Terrorism Timeline (Photo credit: danxoneil)
January 23, 2014: Al Qaeda was originally described as a group of well-organized terrorists, who were quick to use the latest technology and paid attention to logistics and financial matters (fund raising, and staying on top of corruption). That’s all generally true, although it’s often ignored that Islamic terrorists, much like the rest of the Islamic world, has big problems with corruption. This is ironic, because one objective of most Islamic terrorist groups is to reduce or eliminate corruption. Despite the fact that many, if not most, Moslems are quick to participate in corrupt practices, most also wish there was less of it. Yet whenever large quantities of terrorist organization records are captured there are always many documents dealing with corruption (how to detect it within al Qaeda, how to punish the offenders and how to prevent it.)
English: The Muslim population of the world map by percentage of each country, according to the Pew Forum 2009 report on world Muslim populations. (Photo credit: Wikipedia)
June 17, 2012: The continuing violence in the Moslem south has led to 5,000 dead and 8,000 wounded in the last eight years. But it has also led to over 200,000 people leaving the area. Most of those fleeing have been Moslem. About 30 percent of the Buddhists in the south (who were 20 percent of the population in 2004) have fled and ten percent of the Moslems. Criminal gangs, whose main business is smuggling drugs and other contraband from Malaysia, have long dominated the area. The gangs agreed to support the Islamic terrorists, since both groups had something to gain by trying to weaken law and order in the area. While the gangs made it more difficult to improve the economy, they were more tolerable than the Islamic terrorists. All this has become too much for most Moslems. The Islamic terrorists wanted to expel all non-Moslems, shut down secular schools, and didn’t care if they made it difficult to improve the economy. This was too much for most of the Moslems the Islamic terrorists were supposed to be representing. Those that don’t flee are increasingly joining pro-government armed defense groups. The gangs and Islamic terror groups refuse to negotiate or quit, so it’s a fight to the death. The gangs will probably turn on their Islamic radical allies eventually, as the criminal organizations are not run by religious fanatics but business-minded entrepreneurs who are not keen on getting wiped out. Then again, the gangsters believe that the Islamic radicals will have to be killed, otherwise the southern gangsters will have some pretty deadly and determined enemies in their own backyard.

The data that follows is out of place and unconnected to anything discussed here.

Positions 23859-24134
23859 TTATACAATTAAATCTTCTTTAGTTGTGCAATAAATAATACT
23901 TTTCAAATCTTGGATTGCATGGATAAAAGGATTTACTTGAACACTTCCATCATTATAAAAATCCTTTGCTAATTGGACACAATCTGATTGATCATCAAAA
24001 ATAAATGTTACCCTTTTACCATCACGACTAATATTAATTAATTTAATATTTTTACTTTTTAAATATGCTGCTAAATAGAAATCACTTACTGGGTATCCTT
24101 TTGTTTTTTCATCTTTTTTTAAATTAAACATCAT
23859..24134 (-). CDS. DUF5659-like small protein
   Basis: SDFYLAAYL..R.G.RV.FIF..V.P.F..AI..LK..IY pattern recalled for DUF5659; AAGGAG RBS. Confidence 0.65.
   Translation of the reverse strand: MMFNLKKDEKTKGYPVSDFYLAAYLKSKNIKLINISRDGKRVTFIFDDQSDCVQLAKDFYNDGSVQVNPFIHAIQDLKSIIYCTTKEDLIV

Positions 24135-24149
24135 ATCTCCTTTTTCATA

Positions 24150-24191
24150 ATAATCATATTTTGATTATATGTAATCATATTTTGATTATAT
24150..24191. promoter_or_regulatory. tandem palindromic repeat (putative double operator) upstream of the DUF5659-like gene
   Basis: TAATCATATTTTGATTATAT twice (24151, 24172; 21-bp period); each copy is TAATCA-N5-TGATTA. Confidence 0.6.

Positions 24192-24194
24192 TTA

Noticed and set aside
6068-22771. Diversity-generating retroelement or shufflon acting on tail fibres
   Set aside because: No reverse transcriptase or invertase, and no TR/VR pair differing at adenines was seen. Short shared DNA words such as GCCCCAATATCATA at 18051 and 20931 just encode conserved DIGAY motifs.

January 13, 2010 10:38 p.m. EST
A general view of the Yemeni capital, Sanaa, on Wednesday.
Concerns raised over info that al Qaeda already adapting to new measures, official says
United States has some information about time frame of threat, one source says
JANUARY 1, 2010, 6:30 P.M. ET